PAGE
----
Review: Heidi en Chine
- After The Soul of the Tiger, François Yang returns to documentary with an intimate portrait of a family blown apart by History
Heidi en Chine [+see also:
film profile], the new documentary from Swiss filmmaker François Yang, was screened this year in the Official Competition at the Namur International French-Language Film Festival.
Yang made his name a few years ago through his documentary work, with films such as Mariage en Afrique or Des bleus dans la police. For a long time, he stayed away from his chinese origins, not looking to explore this familial past. With his first work of fiction, The Soul of the Tiger [+see also:
film profile], he began exploring these origins, and he continues that work now with Heidi en Chine, an intimate portrait of his own mother’s return to her origins.
"In Switzerland I was a foreigner, in France I was a foreigner, in China I was a foreigner.” This is the story of Heidi, born in Paris in 1939, who became a refugee in Switzerland when the war began, where she found herself alone after the sudden death of her mother at the end of the conflict and her father’s departure for China. He handed her to the nuns from the Evêque de Fribourg where, while waiting for her father’s return (he promised not to be gone more than two years), she ran to the mailbox every morning, waiting for his letters. But those soon became more rare, and her father never returned. No doubt because of the events in China, but mostly, Heidi believes, because he got himself a new family over there.
Today, Heidi is 80 years old, and she has agreed to let her son follow her to film her great return to China, a country she only saw once, in 1975. A country where her family still lives: her elder brother, Tao, whom she has never seen, and the two children from her father’s second marriage. But the China that Heidi finds is far from the one she imagined.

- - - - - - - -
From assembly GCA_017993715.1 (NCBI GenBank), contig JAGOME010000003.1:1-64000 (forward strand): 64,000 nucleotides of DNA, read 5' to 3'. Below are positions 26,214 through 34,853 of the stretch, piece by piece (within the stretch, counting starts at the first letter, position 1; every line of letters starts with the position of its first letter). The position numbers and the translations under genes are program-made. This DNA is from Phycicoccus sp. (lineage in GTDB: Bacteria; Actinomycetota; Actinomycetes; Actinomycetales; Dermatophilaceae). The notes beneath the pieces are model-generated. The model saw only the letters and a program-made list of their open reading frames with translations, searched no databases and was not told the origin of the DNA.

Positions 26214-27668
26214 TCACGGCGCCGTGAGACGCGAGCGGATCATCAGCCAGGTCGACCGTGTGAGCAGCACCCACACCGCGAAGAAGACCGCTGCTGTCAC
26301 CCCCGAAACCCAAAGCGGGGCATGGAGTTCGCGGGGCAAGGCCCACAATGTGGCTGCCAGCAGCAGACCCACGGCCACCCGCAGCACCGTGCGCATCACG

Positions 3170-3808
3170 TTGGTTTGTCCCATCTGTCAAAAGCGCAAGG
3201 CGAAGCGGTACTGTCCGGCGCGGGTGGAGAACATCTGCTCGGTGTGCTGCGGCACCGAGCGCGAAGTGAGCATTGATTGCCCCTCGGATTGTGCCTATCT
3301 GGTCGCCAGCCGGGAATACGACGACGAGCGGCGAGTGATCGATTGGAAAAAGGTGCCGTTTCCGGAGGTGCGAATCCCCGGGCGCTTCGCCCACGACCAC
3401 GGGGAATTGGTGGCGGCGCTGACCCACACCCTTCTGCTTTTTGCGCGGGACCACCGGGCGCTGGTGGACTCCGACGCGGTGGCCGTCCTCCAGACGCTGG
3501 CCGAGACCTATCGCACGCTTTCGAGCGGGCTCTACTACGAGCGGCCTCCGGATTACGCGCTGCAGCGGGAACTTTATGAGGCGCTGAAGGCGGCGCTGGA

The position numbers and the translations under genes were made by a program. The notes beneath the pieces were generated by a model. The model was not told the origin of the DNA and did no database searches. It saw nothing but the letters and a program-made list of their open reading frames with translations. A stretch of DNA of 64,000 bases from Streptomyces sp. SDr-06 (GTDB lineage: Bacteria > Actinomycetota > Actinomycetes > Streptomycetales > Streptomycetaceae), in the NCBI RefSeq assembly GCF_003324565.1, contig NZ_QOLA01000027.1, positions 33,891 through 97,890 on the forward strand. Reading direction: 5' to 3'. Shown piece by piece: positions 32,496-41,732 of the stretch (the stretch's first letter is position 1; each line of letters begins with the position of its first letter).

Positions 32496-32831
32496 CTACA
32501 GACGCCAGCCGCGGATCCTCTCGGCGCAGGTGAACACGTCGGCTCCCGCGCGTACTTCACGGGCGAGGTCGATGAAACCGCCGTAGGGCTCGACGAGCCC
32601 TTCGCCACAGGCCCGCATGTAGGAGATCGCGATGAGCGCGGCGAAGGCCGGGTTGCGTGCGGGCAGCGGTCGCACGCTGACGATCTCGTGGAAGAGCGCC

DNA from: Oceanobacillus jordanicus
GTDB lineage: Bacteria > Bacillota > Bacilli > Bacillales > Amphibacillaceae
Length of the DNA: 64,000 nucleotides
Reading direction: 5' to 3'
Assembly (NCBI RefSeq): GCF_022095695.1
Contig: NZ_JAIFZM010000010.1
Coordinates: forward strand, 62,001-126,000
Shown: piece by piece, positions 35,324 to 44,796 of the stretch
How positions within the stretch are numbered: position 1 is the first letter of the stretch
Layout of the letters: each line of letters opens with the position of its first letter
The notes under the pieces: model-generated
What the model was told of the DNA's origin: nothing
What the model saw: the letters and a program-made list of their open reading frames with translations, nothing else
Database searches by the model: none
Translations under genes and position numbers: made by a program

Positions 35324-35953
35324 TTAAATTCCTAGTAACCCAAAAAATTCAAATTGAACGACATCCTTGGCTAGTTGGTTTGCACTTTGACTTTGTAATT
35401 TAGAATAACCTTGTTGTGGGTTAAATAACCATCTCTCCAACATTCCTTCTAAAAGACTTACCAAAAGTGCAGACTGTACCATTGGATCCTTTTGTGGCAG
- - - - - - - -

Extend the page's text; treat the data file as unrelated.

The film’s concept is extremely simple on paper, and almost belongs to its own documentary genre, that of the quest for one’s origins and the return to one’s roots. While each individual story carries its own pains, chances and flashes, that of Heidi and her brothers leaves a mark because it is inscribed into history at large, and spans two continents. A child of the Second World War, Heidi will discover that her elder brother Tao, himself “abandoned” in a different way by their father, has followed the political destiny of his country, firmly pushing his children into the ethos of modern China, while his younger brother Yuan carried in his flesh the persecution suffered by his father and mother during the Chinese Cultural Revolution.
With Heidi en Chine, François Yang paints the portrait of a resilient elderly woman who discovers that the alternative life she had imagined does not correspond in any way with the reality in which she would have liked to inscribe it. She also learns that her father’s silences hid pains and tragic destinies afflicted by History and the history of his country, which is foreign to her — the film indeed regularly illustrates the linguistic misunderstandings which occur during the reunions between Heidi and her brothers and sisters — but whose presence she feels within herself.
(Translated from French)
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